Blanching is a cooking process wherein the food substance, usually a vegetable or fruit, is scalded in boiling water, removed after a brief, timed interval, and finally plunged into iced water or placed under cold running water (shocking or refreshing) to halt the cooking process. There are two main blanching techniques including steam blanching and water-submersion blanching.
The meaning of blanch is "to whiten", but this is not always the purpose of blanching in cooking. Food is blanched to soften it, or to partly or fully cook it, or to remove a strong taste (for example of cabbage or onions).
Blanching is used for a variety of reasons commercially for economic and quality improvement of the product. Blanching is affected by factors such as Temperature and Time, which can have major organoleptic changes to the product if under-processed or over-processed. One of the cardinal uses of blanching is enzyme inactivation in green peas, green bean, carrots etc,. Catalase, peroxidase, lipoxygenase, polyphenoloxidase are some of the commonly inactivated enzymes taken into consideration during processing.   These enzymes are attributed to the loss of flavor, color, texture and nutritional qualities during product storage.  Moreover, due to the heat treatment, intercellular gases are removed which results in color retention. This can be credited towards the change in the wavelength of reflected light. Food is also blanched to soften vegetable tissues in order to facilitate packaging. During the process, surface contaminants are removed with certain types of blanching methods such as water blanching. Bacterial inactivation occurs during the process, however its not considered to be the most efficient at it and is combined with other technologies for sterilization to increase product shelf-life.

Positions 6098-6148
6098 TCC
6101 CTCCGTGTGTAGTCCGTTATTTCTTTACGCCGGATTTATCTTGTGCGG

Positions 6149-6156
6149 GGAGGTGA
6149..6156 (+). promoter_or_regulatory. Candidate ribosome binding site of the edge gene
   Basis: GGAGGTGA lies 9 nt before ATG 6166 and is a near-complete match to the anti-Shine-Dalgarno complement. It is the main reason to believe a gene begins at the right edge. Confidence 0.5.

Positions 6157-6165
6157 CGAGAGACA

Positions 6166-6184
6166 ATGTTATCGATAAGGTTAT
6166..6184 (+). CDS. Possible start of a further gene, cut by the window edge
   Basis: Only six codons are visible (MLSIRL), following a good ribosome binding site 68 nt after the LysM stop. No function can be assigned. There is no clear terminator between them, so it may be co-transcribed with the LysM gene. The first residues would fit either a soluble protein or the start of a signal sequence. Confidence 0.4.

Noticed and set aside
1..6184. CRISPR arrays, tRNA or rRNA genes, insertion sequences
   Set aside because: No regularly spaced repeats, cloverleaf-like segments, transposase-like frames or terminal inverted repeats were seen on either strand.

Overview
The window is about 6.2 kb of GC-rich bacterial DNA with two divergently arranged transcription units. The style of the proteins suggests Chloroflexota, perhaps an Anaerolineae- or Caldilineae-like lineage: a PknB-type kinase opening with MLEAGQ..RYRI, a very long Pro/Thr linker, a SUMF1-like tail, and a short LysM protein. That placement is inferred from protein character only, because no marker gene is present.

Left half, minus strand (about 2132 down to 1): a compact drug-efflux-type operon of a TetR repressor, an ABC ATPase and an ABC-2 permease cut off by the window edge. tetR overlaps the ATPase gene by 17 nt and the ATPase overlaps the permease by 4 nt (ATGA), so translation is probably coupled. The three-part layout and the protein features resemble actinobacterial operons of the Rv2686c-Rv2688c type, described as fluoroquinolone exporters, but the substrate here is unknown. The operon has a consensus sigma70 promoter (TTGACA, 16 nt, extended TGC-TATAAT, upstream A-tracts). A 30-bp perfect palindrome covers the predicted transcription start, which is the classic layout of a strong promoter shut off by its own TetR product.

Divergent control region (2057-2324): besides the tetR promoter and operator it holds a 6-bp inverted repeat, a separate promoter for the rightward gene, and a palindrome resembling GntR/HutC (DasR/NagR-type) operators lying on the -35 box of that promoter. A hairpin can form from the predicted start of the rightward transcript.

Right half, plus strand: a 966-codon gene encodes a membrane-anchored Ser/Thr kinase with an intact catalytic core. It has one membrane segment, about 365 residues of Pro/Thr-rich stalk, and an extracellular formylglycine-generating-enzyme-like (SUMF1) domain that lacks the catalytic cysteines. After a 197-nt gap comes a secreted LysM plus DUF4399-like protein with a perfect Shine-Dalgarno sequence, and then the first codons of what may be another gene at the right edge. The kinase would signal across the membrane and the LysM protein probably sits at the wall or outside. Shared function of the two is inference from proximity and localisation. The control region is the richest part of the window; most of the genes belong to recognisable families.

Blanching may simply mean boiling in water for an extended period to remove unpleasant flavours such as tannins. For example, a recommended treatment for African yam bean (Sphenostylis stenocarpa), is dehulling followed by blanching in water for 40 minutes at 100 °C.
It is recommended that protein-rich salads to be eaten cold (e.g., tuna, turkey, ham, shrimp, lobster, and chicken) be prepared by immersing these protein foods in boiling water for 30 seconds followed by fast chilling. In addition celery, "which is almost always a component of these salads…should be treated so as to minimize its bacterial content".
In the case of French fries, blanching consists of pre-cooking the French fries in oil at a lower temperature prior to finishing them at a higher temperature. The blanching step cooks the interior of the potato, while the second step at the higher temperature crisps the outside.
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